Denied the right to form unions, Wal-Mart workers have been unable to join forces to raise their concerns that the company may be forcing out long-term employees, address their struggles to make ends meet on Wal-Mart wages, or call for an end to high healthcare costs.

A key way to improve protections for worker organizing would be for the US Congress to pass the Employee Free Choice Act (EFCA) and the Bush administration to sign it into law. The EFCA, which passed the US House of Representatives in March and is now under consideration in the Senate, would increase penalties for labor law violations. And it would help restore a democratic union selection process by requiring employers to recognize a union if a majority of workers signs cards showing their support. Currently, employers can force union elections and then intimidate workers with their aggressive anti-union message during the campaign period.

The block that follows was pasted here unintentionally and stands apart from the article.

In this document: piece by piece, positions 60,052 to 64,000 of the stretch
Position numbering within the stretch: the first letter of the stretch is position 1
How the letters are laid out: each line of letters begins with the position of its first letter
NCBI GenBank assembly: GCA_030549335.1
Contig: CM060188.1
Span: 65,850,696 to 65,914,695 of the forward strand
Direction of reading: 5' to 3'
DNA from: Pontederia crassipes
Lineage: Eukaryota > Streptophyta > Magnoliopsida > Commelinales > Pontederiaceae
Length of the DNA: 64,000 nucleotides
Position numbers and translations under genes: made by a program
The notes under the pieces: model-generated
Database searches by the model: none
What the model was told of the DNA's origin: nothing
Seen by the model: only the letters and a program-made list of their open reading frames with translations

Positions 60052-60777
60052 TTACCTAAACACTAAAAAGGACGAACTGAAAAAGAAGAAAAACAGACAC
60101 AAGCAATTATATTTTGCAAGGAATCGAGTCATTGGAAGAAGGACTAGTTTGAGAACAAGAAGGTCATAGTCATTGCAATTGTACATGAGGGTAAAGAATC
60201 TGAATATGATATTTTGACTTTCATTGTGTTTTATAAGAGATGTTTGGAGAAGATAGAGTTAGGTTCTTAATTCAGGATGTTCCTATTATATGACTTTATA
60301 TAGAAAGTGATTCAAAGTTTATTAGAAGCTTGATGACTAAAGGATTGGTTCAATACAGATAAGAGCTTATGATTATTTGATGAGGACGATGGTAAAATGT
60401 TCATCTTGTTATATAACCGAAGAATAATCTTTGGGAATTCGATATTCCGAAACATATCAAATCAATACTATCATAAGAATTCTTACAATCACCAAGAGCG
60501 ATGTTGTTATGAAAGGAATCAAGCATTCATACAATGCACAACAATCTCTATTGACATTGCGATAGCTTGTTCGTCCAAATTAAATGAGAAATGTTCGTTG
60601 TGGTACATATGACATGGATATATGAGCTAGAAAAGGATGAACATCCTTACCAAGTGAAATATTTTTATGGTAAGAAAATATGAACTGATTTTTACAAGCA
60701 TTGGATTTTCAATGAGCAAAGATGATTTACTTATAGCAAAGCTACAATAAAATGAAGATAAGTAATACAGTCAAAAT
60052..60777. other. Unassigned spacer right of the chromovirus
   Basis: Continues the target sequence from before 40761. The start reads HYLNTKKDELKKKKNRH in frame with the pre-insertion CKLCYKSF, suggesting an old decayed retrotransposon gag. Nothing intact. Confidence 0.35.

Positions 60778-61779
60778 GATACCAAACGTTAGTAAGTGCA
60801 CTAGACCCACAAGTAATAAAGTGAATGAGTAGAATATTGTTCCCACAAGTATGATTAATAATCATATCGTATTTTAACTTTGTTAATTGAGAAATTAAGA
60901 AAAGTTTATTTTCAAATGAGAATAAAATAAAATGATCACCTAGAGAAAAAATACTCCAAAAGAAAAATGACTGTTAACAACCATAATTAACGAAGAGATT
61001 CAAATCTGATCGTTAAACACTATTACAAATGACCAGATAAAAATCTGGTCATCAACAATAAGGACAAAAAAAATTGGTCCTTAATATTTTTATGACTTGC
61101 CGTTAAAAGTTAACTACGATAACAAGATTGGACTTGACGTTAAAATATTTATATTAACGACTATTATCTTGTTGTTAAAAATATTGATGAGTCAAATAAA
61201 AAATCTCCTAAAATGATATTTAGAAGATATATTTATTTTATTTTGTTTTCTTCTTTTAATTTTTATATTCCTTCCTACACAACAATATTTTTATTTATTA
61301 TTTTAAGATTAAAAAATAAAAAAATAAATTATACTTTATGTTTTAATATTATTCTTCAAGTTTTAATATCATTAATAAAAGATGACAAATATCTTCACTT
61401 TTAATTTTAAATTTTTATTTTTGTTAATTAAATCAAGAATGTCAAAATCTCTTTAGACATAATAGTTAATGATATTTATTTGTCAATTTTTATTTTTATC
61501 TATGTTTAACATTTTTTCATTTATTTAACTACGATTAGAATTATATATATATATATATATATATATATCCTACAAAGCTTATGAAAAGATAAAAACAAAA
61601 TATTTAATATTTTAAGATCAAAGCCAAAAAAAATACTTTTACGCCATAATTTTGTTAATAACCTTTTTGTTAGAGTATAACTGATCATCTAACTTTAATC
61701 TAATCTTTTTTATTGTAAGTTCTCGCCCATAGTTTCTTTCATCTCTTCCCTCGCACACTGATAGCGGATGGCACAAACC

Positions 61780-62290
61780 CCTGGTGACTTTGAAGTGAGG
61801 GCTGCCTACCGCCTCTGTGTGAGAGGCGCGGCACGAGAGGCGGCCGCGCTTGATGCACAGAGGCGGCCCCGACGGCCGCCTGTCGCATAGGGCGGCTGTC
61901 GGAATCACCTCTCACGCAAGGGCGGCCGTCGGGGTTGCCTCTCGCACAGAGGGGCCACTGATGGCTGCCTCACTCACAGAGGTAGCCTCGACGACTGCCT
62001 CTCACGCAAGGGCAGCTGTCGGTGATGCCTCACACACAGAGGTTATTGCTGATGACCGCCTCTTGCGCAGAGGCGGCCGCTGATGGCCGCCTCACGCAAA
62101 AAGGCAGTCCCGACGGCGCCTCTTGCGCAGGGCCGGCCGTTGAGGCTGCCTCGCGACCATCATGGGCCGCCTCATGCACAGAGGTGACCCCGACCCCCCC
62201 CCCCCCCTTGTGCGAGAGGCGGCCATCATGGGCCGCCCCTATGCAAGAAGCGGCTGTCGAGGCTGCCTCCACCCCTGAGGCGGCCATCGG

Human Rights Watch also urged the National Labor Relations Board, charged with enforcing US labor law, to seek more court injunctions when allegations of serious employer misconduct arise, particularly against repeat offenders such as Wal-Mart.

Human Rights Watch called upon Wal-Mart to cease all tactics, both legal and illegal, that undercut workers’ right to organize and to go a step further as an industry leader and pledge neutrality on union formation.

For its report, Human Rights Watch interviewed 41 current and former Wal-Mart workers and managers from US stores where organizing had occurred since 2000. Some supported the union; some were opposed; others were ambivalent. Human Rights Watch also contacted Wal-Mart three times in writing to request meetings and obtain the company’s views. Wal-Mart refused to meet and provided only very limited responses.

“Wal-Mart should change its anti-union behavior,” said Pier. “When companies like Wal-Mart can regularly violate US workers’ right to organize, they threaten a fundamental right and one that the government is duty-bound to uphold.”